Fairlight CMI

The Fairlight CMI (short for Computer Musical Instrument) is a digital synthesizer, sampler, and digital audio workstation introduced in 1979 by Fairlight.[4][5][6] It was based on a commercial licence of the Qasar M8 developed by Tony Furse of Creative Strategies in Sydney, Australia. It was one of the earliest music workstations with an embedded sampler, and is credited for coining the term sampling in music. It rose to prominence in the early 1980s and competed with the Synclavier from New England Digital.

Fairlight CMI
Fairlight CMI Series II
exhibited at NAMM Show in 2011[1]
Dates1979–89, 2011–present
PriceGB£ 18,000 ~ 60,000[2]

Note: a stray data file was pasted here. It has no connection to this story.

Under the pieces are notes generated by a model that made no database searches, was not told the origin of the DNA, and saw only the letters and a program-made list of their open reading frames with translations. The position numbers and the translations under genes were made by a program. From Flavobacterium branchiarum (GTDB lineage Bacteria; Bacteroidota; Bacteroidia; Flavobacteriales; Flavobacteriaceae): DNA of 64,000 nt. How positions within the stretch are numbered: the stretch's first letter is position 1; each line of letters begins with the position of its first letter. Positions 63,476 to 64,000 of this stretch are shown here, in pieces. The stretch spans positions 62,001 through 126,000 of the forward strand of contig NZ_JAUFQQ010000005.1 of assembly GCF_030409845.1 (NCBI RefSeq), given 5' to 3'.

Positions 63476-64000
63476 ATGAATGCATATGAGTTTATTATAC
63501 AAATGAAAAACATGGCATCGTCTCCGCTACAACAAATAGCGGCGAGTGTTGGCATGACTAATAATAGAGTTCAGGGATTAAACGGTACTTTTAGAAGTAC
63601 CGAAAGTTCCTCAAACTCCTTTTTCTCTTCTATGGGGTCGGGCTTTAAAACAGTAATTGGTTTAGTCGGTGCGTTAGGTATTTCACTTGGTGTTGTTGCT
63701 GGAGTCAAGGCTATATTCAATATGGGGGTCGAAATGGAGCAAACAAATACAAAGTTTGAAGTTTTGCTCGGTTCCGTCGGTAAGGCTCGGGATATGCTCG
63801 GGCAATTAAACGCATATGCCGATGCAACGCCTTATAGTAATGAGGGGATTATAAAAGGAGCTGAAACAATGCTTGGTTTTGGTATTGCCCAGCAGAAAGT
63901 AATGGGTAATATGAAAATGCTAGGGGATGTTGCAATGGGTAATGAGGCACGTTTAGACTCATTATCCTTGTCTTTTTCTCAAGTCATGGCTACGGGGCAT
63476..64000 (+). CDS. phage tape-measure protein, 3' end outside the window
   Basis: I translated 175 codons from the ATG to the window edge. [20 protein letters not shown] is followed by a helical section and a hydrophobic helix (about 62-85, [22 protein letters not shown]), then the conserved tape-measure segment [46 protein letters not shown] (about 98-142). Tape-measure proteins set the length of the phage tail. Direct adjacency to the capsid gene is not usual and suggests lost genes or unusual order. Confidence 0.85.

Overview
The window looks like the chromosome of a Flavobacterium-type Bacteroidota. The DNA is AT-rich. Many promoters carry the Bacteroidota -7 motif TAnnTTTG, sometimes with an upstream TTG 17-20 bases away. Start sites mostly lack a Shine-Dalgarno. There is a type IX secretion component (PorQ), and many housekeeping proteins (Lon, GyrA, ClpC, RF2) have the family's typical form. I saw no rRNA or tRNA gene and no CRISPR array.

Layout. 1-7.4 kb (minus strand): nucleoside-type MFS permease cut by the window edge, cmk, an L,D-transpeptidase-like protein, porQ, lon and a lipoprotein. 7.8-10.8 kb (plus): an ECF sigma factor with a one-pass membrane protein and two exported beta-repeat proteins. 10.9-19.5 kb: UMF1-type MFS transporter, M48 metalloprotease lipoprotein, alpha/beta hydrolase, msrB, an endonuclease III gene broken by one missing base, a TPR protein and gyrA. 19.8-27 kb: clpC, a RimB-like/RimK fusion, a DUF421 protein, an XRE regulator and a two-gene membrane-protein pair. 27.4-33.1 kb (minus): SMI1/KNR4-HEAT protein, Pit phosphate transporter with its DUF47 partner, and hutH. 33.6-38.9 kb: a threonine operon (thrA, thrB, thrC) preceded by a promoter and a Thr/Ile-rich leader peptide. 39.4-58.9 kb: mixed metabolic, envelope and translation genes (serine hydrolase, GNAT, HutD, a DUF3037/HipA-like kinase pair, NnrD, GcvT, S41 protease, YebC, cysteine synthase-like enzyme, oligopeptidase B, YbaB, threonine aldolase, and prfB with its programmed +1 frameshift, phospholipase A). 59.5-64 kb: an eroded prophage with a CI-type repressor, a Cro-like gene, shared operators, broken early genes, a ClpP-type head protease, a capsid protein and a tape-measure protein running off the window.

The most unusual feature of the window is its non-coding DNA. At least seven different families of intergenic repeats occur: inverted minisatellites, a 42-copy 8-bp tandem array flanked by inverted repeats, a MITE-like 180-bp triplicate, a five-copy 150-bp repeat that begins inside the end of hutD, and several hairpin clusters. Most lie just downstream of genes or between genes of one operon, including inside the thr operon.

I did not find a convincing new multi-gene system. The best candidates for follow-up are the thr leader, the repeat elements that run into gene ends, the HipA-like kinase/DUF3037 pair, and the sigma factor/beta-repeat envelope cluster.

Technical specifications
Polyphony8 ~ 16 voices
LFOfor vibrato[3]
Synthesis typeAdditive synthesis
Sampling ([email protected]
[email protected])

Waveform editing/drawing
Additive resynthesis (FFT)
Filterlow-pass for anti-aliasing[3]
Keyboard73 keys non-weighted, velocity sensitive.
Option: slave keyboard[3]
Left-hand control3 sliders & 2 buttons,
numeric keypad (right side)[3]
External controlComputer keyboard
Light pen
CV/Gate (option, CMI II~)

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